Celebrating the CVAA
October 7 marked the 10th Anniversary of the 21st Century Communications and Video Accessibility Act of 2010. “In addition to requiring smartphones be made accessible to consumers who are blind and visually impaired, the CVAA also created, for the first time, regulations that provide audio-described content on major broadcast and cable networks.” American Council of the Blind celebrated with an online conversation with three leaders from the communications industry, Larry Goldberg of Verizon Media, Susan Mizrui of AT&T and Tom Wlodkowski of Comcast/Xfinity. What’s happened in those ten years? The communications field has moved from “do we have to” (compliance) to “how do we do it better” (how do we anticipate barriers that will arise); from creating access to making accessibility part of daily life for everyone; and advances like a talking touchscreen on refrigerators, a Peloton bike that makes it possible to participate in a workout, accessible stock charts and a blind fantasy football league. CVAA anniversary
Careers in tech access
Asked about the future of the CVAA, Mizrui looks forward to the “development of a profession that is [baked in] at corporations, not on the fringe”. Goldberg said he gets calls from companies regularly that are looking for employees with accessibility skills. Those looking to enter the field should know the WCAG guidelines, participate in tech fairs or maker events, have skills that cross disabilities, move beyond disability and are adaptable to changes in the field. Job boards like a11yjobs have recent listings from Spotify, Apple, Amazon, the US DOJ and the University of Illinois.
Audio Description in Action…
Comcast introduced its first talking guide at the 2015 Oscar ceremonies. Their national campaign, Emily’s Oz, reimagined the film through the eyes of 7-year-old Emily, who is blind. “…the cool part is how we bring her vision to life in a way she’s never experienced before,” said Wlodkowski about the video. Adweek’s article about the project includes an interesting video about the making of the spot….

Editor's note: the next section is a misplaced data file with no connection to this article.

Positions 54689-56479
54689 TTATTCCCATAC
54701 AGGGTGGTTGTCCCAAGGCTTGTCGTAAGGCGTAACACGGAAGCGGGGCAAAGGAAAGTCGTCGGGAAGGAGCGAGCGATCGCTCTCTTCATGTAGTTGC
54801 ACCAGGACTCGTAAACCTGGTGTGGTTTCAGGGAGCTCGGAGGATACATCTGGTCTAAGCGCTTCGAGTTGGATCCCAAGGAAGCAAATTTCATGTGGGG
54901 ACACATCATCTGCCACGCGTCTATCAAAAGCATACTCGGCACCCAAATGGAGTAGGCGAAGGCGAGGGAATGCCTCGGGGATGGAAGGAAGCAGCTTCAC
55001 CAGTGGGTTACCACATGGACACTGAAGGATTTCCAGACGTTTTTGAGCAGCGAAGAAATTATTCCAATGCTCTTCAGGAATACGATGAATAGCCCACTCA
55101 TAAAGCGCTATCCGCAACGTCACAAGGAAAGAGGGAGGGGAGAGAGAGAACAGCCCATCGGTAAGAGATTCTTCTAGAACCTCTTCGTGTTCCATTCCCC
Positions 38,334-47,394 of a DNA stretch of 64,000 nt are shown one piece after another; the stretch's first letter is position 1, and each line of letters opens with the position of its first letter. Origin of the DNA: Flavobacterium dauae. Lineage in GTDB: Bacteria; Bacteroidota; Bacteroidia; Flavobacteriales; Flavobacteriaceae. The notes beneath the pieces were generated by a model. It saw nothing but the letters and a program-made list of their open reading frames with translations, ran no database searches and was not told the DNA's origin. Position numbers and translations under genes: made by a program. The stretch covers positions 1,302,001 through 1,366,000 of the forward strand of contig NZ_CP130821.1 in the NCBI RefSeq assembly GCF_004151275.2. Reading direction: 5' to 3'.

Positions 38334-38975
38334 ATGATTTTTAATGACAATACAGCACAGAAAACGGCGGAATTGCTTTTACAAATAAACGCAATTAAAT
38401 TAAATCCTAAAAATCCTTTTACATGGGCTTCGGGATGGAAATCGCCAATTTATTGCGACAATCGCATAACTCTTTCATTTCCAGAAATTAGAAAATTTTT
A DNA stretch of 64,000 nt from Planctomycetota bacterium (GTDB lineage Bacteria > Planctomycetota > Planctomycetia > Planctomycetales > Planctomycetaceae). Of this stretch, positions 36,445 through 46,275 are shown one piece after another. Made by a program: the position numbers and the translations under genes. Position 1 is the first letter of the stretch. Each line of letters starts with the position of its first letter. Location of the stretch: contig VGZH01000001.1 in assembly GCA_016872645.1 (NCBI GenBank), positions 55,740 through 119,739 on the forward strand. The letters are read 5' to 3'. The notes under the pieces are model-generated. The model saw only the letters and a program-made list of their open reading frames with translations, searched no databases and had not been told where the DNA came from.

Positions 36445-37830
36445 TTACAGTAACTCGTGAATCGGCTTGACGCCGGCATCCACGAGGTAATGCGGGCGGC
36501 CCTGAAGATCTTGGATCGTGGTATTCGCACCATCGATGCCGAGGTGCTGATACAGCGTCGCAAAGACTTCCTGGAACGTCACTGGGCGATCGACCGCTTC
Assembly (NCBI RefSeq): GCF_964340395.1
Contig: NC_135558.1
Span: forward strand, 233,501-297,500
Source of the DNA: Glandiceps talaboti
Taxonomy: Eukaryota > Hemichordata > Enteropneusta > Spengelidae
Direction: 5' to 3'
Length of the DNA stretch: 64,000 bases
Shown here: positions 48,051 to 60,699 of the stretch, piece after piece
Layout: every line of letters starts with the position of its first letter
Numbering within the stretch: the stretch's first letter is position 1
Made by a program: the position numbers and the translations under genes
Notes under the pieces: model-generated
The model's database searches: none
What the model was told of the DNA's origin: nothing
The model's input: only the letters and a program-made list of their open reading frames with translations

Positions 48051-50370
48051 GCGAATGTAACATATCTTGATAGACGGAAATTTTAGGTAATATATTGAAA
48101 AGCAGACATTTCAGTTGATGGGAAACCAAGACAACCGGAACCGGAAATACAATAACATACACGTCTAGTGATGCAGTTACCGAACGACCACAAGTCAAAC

and in Motion
Our Space, Our Place in Boston begins Putting It Together: Dance and Audio Description, on Sunday, October 25 from 12:30-2:30 p.m. The online program, for middle and high school students who are blind and low vision, runs for five consecutive Sundays and combines movement (beginning ballet, hip-hop and dance improvisation), literacy (students describe their dances via audio description), career exploration (work with and learn about the field from an audio-description professional), and performance (students perform and excerpt from “The Urban Nutcracker”. Fees apply but scholarships are available. To register, email [email protected] or phone (617) 459-4084.
White Cane Awareness Day, October 15
The white cane was introduced in the 1930s as an aid to independent travel. In 1964, President Lyndon Johnson established White Cane Safety Day to enable blind people to “come and go safely on their own.” The Braille Institute in Los Angeles explains the law and has safety tips for people who are sighted, including “Stop your car at least 5ft. from a crosswalk.” The National Federation of the Blind notes that “the emphasis has shifted over time away from safety, and toward independence and equality,” so the day is now promoted as White Cane Awareness Day. NFB chapters host white cane events as part of NFB’s Meet the Blind Month campaign. Find downloadable proclamations for local government and a list of local chapter activities like a virtual talent show (complete with clogging tutorial) at Meet the Blind Month.